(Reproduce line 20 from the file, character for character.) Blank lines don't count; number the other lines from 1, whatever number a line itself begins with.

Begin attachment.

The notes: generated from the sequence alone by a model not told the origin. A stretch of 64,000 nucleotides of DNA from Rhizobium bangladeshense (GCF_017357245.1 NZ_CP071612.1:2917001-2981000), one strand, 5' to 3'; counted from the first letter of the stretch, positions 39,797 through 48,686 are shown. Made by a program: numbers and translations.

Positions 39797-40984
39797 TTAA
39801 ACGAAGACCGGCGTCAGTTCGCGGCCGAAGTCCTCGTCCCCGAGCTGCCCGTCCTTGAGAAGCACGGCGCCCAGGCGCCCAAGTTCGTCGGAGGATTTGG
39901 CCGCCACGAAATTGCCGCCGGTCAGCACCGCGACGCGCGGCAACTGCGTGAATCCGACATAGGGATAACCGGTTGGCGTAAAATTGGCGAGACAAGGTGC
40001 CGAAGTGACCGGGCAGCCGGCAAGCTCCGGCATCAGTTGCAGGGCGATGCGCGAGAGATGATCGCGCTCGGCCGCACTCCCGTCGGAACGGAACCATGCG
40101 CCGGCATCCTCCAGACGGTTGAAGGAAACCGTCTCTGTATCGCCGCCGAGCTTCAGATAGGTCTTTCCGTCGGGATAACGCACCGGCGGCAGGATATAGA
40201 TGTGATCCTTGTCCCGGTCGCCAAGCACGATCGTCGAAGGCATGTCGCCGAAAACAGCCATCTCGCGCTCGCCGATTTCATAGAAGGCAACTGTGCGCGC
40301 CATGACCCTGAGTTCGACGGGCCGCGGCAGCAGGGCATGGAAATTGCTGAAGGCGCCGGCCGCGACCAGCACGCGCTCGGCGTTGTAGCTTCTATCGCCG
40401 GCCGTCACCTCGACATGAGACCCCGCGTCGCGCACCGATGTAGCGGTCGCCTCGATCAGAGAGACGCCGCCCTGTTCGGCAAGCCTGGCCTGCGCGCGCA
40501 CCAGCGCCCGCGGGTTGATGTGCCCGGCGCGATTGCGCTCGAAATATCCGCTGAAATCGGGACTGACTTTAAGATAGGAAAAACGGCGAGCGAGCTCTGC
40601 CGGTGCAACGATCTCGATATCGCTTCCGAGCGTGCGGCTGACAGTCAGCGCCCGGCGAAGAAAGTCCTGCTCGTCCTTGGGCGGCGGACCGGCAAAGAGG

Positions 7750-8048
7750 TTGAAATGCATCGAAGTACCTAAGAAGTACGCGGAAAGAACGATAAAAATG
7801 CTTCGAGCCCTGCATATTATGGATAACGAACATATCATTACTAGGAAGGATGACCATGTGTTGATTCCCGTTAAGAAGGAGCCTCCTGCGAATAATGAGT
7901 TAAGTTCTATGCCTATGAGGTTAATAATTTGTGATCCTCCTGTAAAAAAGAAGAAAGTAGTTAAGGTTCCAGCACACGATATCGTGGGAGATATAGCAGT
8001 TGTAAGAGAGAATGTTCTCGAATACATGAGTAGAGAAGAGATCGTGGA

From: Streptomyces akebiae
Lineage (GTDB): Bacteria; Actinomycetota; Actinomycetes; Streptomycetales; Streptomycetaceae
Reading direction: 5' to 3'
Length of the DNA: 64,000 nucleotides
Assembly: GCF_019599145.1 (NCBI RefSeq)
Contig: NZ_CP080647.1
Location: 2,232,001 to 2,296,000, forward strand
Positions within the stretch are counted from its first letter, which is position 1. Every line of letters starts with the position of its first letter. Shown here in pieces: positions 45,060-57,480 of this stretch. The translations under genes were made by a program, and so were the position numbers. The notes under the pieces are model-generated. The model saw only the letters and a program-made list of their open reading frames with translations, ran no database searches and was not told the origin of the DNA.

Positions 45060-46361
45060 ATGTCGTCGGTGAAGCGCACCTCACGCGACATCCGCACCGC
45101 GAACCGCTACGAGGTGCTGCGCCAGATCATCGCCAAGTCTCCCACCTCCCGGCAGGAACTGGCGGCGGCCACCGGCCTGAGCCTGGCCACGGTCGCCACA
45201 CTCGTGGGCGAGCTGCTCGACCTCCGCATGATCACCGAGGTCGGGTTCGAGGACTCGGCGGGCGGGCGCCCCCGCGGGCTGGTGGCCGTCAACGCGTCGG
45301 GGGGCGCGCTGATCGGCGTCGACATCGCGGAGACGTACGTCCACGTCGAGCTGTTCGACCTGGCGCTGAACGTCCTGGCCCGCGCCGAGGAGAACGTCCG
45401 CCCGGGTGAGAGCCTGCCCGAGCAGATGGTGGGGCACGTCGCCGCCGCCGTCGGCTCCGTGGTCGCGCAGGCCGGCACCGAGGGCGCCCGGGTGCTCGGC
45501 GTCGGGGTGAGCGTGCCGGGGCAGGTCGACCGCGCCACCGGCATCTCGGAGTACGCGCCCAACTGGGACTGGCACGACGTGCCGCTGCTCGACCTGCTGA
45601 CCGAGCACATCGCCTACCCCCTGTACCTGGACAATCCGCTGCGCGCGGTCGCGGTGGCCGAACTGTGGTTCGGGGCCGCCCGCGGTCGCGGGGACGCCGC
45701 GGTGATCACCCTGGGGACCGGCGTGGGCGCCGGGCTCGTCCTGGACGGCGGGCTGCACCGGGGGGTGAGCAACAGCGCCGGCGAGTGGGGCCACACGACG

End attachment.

Reading direction: 5' to 3'